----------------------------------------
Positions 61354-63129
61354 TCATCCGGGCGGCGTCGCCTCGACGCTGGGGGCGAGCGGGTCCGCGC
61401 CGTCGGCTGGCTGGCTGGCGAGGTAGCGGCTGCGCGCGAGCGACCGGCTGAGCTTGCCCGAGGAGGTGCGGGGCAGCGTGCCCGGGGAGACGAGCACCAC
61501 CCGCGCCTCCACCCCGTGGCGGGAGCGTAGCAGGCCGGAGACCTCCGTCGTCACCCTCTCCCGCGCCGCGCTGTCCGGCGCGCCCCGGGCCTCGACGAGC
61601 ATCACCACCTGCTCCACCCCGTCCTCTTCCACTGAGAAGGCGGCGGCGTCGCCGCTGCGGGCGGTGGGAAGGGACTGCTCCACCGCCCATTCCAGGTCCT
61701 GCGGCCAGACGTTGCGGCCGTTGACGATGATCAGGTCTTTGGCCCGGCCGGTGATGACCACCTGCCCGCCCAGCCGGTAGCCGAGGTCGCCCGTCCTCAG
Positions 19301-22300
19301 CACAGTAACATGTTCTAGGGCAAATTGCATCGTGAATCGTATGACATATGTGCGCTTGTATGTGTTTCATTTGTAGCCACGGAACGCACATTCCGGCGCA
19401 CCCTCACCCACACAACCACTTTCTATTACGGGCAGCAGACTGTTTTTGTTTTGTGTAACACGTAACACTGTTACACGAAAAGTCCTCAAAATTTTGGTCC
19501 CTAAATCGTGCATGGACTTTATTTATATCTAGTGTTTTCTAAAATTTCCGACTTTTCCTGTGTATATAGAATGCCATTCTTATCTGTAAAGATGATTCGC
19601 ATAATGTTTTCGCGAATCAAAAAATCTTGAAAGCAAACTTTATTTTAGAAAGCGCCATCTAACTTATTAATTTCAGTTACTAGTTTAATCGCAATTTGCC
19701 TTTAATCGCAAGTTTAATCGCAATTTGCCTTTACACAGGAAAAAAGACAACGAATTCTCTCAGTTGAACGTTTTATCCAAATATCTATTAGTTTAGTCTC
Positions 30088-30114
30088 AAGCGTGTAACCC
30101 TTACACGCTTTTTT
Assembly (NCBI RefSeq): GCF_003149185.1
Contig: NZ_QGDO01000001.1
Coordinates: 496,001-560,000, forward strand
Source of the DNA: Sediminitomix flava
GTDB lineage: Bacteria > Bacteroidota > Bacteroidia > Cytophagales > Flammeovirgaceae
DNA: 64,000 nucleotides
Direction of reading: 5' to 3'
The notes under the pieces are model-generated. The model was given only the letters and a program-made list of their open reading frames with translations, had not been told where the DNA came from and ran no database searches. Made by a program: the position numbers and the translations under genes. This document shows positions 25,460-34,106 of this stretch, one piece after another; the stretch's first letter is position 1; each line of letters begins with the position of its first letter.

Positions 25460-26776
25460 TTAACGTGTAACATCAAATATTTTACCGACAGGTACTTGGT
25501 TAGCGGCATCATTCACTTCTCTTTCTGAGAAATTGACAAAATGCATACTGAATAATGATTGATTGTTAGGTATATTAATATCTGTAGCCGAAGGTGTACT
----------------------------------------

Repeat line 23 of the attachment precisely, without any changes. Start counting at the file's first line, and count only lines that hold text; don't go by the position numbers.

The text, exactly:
The notes under the pieces are model-generated. The model was given only the letters and a program-made list of their open reading frames with translations, had not been told where the DNA came from and ran no database searches. Made by a program: the position numbers and the translations under genes. This document shows positions 25,460-34,106 of this stretch, one piece after another; the stretch's first letter is position 1; each line of letters begins with the position of its first letter.